By ensuring that all business operations are running as smoothly as possible, organisations can focus on their core offerings. Here we outline a number of areas that can benefit from a spring clean.
Be Human Resourceful
HR policies should be reviewed at least once a year to ensure that they are fit for purpose. A broader HR audit could identify any staff training needs and gaps in the skill set of the workforce.
Are there any current requests for changing working patterns from your employees? If so, consider a feasibility study; a lot of employers’ fears about flexible working may be completely misplaced.
Consider checking on levels of sick leave. Does the level indicate a problem with any part of the business? Or do people feel supported while they are sick? Also, check on annual leave; is everyone abiding by the policies? Are people taking the appropriate amount of time off to ensure maximum efficiency?
Gone are the days when you could stick up a webpage with your address and be done with it. Depending on your sector, clients may be looking for a little more than basic information.
So ask yourself, does your website reflect your current brand positioning and how you wish your business to present itself? Is it intuitive to use for a range of clients and interested parties? How does it compare to your competitors?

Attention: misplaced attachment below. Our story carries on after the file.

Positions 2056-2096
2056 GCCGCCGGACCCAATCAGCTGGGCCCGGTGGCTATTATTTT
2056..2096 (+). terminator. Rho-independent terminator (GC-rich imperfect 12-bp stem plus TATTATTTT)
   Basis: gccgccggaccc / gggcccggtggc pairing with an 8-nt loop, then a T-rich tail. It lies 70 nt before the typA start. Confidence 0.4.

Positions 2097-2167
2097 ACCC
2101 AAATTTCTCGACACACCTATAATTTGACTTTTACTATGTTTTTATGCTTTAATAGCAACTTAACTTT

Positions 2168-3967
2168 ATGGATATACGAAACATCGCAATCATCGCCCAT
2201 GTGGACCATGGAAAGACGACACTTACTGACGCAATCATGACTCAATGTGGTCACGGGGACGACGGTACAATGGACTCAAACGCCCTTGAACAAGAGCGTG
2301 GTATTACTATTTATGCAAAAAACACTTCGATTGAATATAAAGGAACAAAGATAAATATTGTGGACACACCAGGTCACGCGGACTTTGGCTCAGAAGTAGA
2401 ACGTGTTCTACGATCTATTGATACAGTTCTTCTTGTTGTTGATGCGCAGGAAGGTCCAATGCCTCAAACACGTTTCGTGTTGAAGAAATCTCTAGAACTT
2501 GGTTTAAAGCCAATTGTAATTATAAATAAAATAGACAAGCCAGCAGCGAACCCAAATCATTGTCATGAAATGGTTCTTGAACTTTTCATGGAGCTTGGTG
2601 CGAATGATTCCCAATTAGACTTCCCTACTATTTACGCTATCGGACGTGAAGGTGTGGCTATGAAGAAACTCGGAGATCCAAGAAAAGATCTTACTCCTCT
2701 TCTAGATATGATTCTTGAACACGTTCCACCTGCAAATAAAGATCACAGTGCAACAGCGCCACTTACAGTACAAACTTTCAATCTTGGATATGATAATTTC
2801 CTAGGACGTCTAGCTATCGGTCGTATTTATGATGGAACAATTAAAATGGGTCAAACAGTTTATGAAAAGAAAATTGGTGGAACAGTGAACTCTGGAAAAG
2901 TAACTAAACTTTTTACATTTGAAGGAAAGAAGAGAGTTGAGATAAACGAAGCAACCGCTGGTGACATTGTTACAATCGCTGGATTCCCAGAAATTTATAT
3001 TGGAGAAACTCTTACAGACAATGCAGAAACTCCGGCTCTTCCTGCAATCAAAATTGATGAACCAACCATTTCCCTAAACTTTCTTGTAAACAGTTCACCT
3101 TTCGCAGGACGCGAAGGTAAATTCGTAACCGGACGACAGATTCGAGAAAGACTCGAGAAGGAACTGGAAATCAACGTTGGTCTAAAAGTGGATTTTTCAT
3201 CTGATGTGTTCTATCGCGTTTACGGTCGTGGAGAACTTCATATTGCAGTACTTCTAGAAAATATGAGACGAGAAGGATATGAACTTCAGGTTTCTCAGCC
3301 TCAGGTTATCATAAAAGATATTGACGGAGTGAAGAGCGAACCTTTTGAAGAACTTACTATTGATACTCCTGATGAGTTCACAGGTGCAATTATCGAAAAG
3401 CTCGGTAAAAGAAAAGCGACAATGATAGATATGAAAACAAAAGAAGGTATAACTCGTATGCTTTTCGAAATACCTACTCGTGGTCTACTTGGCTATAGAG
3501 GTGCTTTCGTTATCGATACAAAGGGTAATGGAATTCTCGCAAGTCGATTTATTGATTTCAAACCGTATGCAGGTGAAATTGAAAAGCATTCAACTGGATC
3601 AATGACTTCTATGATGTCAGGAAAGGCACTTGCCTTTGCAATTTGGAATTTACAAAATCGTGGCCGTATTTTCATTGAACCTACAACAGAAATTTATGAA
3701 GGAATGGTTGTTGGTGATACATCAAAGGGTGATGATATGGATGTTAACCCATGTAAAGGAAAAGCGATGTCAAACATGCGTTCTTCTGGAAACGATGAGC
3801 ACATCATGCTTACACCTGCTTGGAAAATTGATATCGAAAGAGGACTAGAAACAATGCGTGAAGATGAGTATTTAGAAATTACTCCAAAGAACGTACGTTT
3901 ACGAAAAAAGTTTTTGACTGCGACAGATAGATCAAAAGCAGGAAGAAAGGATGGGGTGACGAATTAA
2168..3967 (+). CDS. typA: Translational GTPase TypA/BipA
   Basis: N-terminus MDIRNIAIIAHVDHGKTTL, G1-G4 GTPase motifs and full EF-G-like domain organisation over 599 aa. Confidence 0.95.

You may want to consider adding industry-specific resources or news, anything to get your clients coming back to you again and again. (At a basic level don’t forget to check if all the links still work and if the contact information up to date!)
Social media savvy
Social media can extend your reach immeasurably but you have very little control over what can be said about you on the wild web. So, take some time to review your official presence; is it effective? Are you reaching the right people? Investigate what pops up with a casual Google search, or how you are mentioned on Twitter, Facebook et al.
Also, think about what you would do if you fell foul of public opinion on the internet. Is it best to stay silent? Or to engage? Preparing for this situation means that you’ll know what to do in a crisis.
What’s the big picture?
Strategic aims can sometimes get lost in the hubbub of the day-to-day. Take some time to review your business goals. Do you and your team know and agree on the plan for the next year? Or the next three? A strategy day can help clarify goals for everyone.
Calling all clients
Keeping clients happy is paramount in any business, and client relationship building is an ongoing concern. It is always worthwhile taking some time to make sure that you are fostering the right kind of relationships with and gaining and retaining the right clients.
Don’t shy away from an annual review of clients who owe money or are consistently late settling invoices; building up a picture of which clients you have to constantly chase means that you can direct resources more effectively.
Check the small print